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Xbox Drifting Controller Lawsuit Requested to Be Removed From Court by Microsoft

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A lawsuit involving Microsoft and an issue with the manufacturer’s Xbox controllers was brought to light last year and has now had a rather sizable new development. Rather than the case proceeding any further in court, Microsoft itself has motioned to have it removed entirely.

Microsoft says that the reason it is looking to get this case removed from court is because it goes against the services agreement that consumers (or in this case, plaintiffs) have agreed to when they bought the Xbox controllers. As such, Microsoft believes that the Washington Court shouldn’t be the one to decide this case and it should instead be punted to an impartial adjudicator.

“Plaintiffs repeatedly agreed not to bring a lawsuit like this in court. Instead, they assented to the Microsoft Services Agreement and to warranty agreements in which they promised they would arbitrate disputes on an individual basis using a consumer-friendly process before the American Arbitration Association. The Federal Arbitration Act requires enforcing these agreements,” Microsoft claimed in its latest appeal.

In case you’re unaware of what the root cause of this whole situation is, it centers around Xbox controllers not performing as intended due to “drift”. Drifting is an issue for some that comes about after prolonged use of a controller and sees the device not working properly as it once did. The problem specifically revolved around the joysticks of the Xbox controller which after being worn down can cause undesired movements to happen in-game. Plaintiffs claim that Microsoft is well aware of this and still refuses to fix any controllers that are plagued with this defect.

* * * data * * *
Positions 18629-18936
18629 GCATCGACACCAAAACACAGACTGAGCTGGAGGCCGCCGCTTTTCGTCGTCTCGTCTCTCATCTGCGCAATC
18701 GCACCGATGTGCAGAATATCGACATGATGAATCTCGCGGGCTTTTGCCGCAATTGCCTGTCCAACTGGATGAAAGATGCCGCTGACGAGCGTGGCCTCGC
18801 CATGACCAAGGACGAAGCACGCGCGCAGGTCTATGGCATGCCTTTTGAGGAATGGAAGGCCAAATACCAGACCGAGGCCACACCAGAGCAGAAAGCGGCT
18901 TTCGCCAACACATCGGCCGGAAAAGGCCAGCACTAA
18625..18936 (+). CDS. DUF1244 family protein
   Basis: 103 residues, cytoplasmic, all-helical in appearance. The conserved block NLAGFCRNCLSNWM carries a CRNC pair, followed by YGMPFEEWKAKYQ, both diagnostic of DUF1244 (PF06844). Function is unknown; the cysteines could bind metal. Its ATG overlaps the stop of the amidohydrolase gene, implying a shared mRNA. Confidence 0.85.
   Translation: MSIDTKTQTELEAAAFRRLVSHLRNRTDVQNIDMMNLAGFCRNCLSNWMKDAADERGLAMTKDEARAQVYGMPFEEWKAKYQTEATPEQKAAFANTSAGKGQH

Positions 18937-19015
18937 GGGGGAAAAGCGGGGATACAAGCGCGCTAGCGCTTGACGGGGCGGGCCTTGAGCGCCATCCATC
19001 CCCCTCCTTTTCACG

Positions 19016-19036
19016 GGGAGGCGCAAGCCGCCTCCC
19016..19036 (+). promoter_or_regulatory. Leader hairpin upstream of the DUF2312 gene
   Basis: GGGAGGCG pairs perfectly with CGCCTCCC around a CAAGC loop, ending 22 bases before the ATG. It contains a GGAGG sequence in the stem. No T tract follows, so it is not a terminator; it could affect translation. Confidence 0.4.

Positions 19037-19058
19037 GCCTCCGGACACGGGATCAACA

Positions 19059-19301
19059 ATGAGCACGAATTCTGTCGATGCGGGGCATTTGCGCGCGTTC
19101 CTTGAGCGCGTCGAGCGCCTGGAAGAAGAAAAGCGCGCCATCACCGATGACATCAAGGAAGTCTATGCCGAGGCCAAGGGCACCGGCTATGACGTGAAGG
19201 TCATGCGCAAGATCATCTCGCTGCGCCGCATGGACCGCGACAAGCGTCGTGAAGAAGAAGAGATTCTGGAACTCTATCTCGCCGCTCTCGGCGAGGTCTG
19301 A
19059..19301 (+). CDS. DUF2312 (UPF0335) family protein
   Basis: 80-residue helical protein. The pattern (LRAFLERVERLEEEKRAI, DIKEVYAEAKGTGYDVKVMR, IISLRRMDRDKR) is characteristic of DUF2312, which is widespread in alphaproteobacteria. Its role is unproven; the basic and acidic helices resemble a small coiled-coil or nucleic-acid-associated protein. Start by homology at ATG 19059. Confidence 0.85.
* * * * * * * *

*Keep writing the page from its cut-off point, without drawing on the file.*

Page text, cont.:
Drifting controllers is a problem that hasn’t only plagued Microsoft over the past year, but also Nintendo. The latter video game publisher has perhaps had an even more high-profile situation of its own with drift proving to be somewhat common with the Switch’s Joy-Con devices. Nintendo also tried to get a lawsuit related to Joy-Con drift dismissed last year, but its push was denied.

There’s obviously quite a bit left to see develop in this lawsuit but it’s uncertain when we’ll begin to hear more. If there are any further major developments with this case centering around Microsoft, we’ll let you know here on ComicBook.com.

[H/T VGC]

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